If a considerable proportion of your business operations are conducted via computer, it is likely that you use a range of software, such as a word processor, email client, accounting package and client relationship management tool.
For every piece of software in an office there is usually a purchase cost involved, as well as further costs and man hours associated with repairing, updating and upgrading the software as and when necessary. ‘Cloud computing’ addresses this issue by moving away from ‘software’ applications installed on the client’s computer and instead offering access to the applications via the internet.
With cloud computing, the application is hosted on a central server, which means that updates and maintenance can be carried out by the provider, and the costs spread between all the users in the form of a subscription fee. Since there could be hundreds, thousands or even millions of subscribers, it is possible for the application to be offered with no user-end maintenance required at a comparatively low cost.
A recent survey by software testing firm AppLabs found that 30% of companies in the Forbes Global 2000 were already using cloud applications, with a further 20% planning to move to cloud computing in the next 12 months. As increasing numbers of businesses move their operations into the cloud, computer crime investigators are presented with new benefits, but also problems.
Computer forensic investigations involve the scientific analysis of computer equipment to recover legally admissible evidence. In an instance where the security of a firm’s digital data has been compromised, computer forensics experts might be called in to analyse each computer terminal involved for evidence, the first stage of which is to carefully replicate the contents of each drive exactly so that original evidence cannot be contaminated.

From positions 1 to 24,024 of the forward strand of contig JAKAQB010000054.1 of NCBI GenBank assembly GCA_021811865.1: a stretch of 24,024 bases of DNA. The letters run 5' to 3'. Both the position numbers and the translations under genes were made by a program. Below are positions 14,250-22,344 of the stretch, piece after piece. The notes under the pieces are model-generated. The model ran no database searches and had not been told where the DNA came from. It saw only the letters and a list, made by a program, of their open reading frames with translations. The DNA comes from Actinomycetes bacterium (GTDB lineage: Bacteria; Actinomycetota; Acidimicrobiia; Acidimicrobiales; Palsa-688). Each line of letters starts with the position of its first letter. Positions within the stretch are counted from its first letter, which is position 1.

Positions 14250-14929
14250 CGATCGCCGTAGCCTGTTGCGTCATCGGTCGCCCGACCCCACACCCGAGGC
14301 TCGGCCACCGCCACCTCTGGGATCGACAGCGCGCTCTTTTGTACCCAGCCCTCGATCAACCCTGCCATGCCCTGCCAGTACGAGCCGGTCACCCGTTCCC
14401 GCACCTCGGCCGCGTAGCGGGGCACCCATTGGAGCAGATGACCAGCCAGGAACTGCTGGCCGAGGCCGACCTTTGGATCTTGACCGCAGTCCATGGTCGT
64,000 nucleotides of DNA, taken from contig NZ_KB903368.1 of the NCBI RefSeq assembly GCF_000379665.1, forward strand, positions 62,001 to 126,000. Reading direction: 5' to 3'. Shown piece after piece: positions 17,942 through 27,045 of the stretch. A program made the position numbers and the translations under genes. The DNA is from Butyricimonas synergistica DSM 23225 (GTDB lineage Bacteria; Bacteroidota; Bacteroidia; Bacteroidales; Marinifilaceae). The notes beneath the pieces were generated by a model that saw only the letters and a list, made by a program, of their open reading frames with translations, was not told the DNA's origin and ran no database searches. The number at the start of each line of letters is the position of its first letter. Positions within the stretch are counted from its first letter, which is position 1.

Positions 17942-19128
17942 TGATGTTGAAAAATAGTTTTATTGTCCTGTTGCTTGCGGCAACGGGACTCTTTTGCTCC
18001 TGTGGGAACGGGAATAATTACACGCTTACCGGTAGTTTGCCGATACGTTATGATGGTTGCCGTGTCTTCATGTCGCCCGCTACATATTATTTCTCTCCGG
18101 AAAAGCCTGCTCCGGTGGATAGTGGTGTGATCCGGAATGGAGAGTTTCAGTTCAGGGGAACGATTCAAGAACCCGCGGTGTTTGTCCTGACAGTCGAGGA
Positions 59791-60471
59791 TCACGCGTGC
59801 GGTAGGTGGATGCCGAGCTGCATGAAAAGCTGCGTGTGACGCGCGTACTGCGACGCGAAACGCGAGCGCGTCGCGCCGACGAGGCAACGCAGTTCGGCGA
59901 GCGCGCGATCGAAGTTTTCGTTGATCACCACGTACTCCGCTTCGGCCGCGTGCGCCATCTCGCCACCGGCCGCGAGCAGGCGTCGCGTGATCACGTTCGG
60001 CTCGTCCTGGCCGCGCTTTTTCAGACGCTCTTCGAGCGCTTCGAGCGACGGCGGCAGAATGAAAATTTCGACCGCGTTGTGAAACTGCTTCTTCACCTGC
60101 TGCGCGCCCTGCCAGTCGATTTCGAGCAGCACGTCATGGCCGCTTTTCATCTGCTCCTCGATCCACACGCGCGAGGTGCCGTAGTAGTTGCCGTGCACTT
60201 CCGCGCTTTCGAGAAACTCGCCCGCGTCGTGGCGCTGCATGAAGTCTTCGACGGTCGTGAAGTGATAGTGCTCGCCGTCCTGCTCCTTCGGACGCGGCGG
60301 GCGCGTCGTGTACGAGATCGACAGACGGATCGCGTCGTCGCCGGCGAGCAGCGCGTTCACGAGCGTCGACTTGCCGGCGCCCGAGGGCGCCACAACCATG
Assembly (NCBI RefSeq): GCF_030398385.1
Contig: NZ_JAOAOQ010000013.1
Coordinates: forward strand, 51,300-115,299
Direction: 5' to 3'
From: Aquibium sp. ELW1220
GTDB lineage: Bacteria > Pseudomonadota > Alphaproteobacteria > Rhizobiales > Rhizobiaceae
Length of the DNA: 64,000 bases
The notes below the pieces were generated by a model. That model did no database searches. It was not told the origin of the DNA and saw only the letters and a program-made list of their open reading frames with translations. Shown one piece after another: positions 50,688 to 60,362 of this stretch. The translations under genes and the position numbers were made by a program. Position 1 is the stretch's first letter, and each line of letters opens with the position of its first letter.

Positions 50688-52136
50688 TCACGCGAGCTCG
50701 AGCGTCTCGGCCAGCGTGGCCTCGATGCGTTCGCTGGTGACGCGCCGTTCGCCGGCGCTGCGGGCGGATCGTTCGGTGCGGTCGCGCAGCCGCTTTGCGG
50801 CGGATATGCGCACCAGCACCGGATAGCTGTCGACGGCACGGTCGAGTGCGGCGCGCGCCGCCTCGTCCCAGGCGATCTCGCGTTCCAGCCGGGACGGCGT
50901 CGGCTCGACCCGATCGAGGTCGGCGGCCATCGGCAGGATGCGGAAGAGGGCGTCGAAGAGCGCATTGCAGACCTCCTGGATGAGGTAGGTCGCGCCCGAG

This process can be very time consuming but if the information is all stored within the cloud, then a simple click of the mouse could potentially produce an exact image of the current state of the firm’s data, allowing the investigation to progress much more quickly.
However, there is also a downside to cloud computing. If an application is accessed via the cloud, registry entries (which record user activity) and other useful artefacts such as temporary files, will be stored within the virtual environment and so lost when the user exits, making evidence traditionally stored on the hard drive potentially unrecoverable.
In response to this, some commentators have suggested that the information could be provided by the application vendor on request from law enforcement officials, but this too poses problems. The recovery of computer-based evidence in the UK must follow a strict, auditable procedure as laid out by the Association of Chief Police Officers, so it may be that information extracted by non-experts could be unintentionally contaminated and thus rendered inadmissible in a court of law.
In addition, while the confiscation of physical computer equipment following an arrest is relatively straightforward, the legal process required to gain access to private data held online is more complicated, so this could put a delay on investigations where the recovery of evidence is typically time critical.
At present, there is no foolproof, universal method for extracting evidence in an admissible fashion from cloud-based applications, and in some cases, very little evidence is available to extract. As such, cloud computing represents just one of the fast-paced technological developments that is presenting an ongoing challenge to legislators, law enforcement officials and computer forensic analysts.